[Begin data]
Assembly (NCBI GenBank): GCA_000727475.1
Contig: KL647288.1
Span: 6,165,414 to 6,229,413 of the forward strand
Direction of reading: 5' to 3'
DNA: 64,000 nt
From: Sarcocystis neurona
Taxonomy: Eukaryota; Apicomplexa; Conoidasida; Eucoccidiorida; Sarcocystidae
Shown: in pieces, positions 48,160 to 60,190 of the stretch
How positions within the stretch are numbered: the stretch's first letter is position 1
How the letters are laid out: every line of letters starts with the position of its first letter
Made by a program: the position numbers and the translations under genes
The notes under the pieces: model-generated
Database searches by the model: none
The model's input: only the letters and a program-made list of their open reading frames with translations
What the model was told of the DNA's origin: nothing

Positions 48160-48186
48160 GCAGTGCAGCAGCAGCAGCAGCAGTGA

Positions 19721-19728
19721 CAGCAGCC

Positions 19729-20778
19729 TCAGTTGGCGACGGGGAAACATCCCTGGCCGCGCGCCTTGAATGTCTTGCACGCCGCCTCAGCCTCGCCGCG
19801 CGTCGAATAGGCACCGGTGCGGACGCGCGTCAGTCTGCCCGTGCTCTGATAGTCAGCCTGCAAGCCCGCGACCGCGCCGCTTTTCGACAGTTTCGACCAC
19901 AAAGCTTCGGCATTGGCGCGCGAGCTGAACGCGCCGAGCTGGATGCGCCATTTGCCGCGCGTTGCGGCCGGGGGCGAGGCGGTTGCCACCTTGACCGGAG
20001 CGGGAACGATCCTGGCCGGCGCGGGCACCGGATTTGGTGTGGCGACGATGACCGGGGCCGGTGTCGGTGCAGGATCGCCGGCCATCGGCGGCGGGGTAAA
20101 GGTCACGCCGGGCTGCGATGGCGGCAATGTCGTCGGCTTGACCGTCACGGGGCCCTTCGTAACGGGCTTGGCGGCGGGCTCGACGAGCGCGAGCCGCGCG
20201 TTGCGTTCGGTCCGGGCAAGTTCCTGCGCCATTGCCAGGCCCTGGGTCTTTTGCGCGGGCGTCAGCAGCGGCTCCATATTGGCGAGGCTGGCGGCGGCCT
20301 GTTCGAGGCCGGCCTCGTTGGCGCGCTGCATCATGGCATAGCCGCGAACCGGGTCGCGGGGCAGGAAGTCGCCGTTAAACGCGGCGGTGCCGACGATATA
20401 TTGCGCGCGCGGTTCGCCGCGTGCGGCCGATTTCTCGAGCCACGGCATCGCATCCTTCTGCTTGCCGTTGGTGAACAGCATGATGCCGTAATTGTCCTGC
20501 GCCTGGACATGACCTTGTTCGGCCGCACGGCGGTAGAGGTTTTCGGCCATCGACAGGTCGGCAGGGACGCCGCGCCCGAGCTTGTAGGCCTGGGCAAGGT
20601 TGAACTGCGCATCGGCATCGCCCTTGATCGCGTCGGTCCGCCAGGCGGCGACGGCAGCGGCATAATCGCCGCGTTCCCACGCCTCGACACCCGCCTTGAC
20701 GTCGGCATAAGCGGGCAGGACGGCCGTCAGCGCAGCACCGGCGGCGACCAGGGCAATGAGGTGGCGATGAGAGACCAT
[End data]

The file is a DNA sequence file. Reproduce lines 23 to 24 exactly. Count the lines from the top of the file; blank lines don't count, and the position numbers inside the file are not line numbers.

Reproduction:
19901 AAAGCTTCGGCATTGGCGCGCGAGCTGAACGCGCCGAGCTGGATGCGCCATTTGCCGCGCGTTGCGGCCGGGGGCGAGGCGGTTGCCACCTTGACCGGAG
20001 CGGGAACGATCCTGGCCGGCGCGGGCACCGGATTTGGTGTGGCGACGATGACCGGGGCCGGTGTCGGTGCAGGATCGCCGGCCATCGGCGGCGGGGTAAA